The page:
With the rise of hookup culture, casual relationships, and ghosting, it’s hard not to develop trust issues.
Unfortunately, we’ve developed an unhealthy habit of romanticizing having trust issues like it’s a quirky and cute personality trait. Though this can seem like a harmless coping mechanism, it actually prevents us from confronting our trust issues and developing healthy relationships.
Romanticizing Trust Issues Hurts Us
Trivializing your own trauma or mental illness can be used as a coping mechanism similar to self-deprecating humor, but there’s a point where it’s unhealthy and harmful. All you’re doing is delaying overcoming your issues, possibly delaying your chances at finding love and happiness. Romanticizing having trust issues like it’s a cute and quirky personality trait pushes the root of the problem under the rug, making it nearly impossible to have a healthy and trusting relationship.
Have you ever romanticized a past relationship to avoid acknowledging long-standing trust issues and other problems? That's a recipe for continued disasters. Sex and relationship therapist and director of the Intimacy Institute Jenni Skyler agrees. She writes, “Romanticizing the past can help you dodge responsibility for difficult things happening in the present. It’s easier to escape the issues of your current relationship or situation if you can blame the problems on them and say, ‘This wasn’t how it was for me before.’”
Romanticizing having trust issues like it’s a cute personality trait ignores the root of the problem.
I’ll admit that I’m guilty of falling into this trap; it’s much easier to blame your current trust issues on your past instead of facing them. Though it’s easier to brush it off, it’s worth working on in the long run because it will help you find a healthy relationship and heal from the trauma that caused your trust issues.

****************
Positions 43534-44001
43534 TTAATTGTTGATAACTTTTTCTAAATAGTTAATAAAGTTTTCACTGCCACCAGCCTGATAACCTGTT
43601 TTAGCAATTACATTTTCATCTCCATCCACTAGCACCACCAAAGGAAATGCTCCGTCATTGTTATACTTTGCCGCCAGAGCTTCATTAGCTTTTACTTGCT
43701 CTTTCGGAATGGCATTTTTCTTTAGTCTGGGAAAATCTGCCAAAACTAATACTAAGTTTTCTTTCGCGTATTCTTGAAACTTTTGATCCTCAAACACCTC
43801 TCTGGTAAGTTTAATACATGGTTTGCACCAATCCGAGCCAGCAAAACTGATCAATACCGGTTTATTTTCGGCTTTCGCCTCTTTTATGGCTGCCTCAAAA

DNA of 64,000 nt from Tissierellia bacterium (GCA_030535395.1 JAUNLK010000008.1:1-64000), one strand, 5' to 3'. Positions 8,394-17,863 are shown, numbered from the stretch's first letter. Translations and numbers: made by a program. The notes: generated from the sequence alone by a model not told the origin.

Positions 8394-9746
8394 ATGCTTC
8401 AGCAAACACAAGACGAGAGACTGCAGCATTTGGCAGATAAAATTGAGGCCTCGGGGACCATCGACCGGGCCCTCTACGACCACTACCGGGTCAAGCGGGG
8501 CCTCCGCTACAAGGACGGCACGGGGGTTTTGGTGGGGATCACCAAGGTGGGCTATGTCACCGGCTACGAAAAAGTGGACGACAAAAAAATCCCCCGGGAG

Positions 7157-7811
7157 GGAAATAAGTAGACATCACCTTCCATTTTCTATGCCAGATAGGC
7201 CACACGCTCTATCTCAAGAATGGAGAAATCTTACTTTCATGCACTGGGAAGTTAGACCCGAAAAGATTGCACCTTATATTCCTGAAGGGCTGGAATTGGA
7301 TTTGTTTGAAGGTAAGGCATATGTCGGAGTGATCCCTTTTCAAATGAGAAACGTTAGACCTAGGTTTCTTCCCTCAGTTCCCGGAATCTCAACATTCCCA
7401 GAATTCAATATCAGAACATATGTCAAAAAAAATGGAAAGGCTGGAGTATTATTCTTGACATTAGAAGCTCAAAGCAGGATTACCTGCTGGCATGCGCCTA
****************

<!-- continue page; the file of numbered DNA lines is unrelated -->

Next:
Unfortunately, hookup culture dominates dating culture, and hookup culture is nothing short of a recipe for developing trust issues.
Hookup Culture Is The Root Of Our Problem
Nothing describes how hookup culture wreaks havoc in relationships quite like country-pop singer Robyn Ottolini’s song “Trust Issues.” She sings, “I don't need another heartbreak in the making / I don't need another boy who's seeing me naked / I can't fall in love if I leave ya / You can't break my heart if I don't need ya / I'll say "yes" to the first date, but never the second / Who's ignoring who, who's keeping who guessing? / Yeah, you have problems, I have 'em too / Yeah, I got trust issues / I got trust issues, yeah.”
This song is painfully relatable (I can’t be the only one who has refused to let someone in just to avoid getting hurt) because we've probably all experienced that feeling to some extent. Sex naturally connects us emotionally to our partners, which can mean a broken heart or feelings of unworthiness when someone ghosts us after a hookup.
Research show the connection is worse than we may think: Amber Lapp of Institute For Family Studies relates how 71% of young adults surveyed described having trust issues. 43% of participants believed they had been cheated on, but only 16% had cheated.
Lapp theorizes why this inaccurate perception occurs: “My guess is that — just as students tend to overestimate how often their peers are hooking up — working-class young adults tend to overestimate how often their partners are cheating. That suspicion is a symptom of distrust, and the distrust seems a symptom of a sexual culture that tends towards objectification of the person, as well as an ambiguous relationship script that blurs lines, devalues clear communication, and makes cheating easier because it is sometimes unclear what the expectations are.”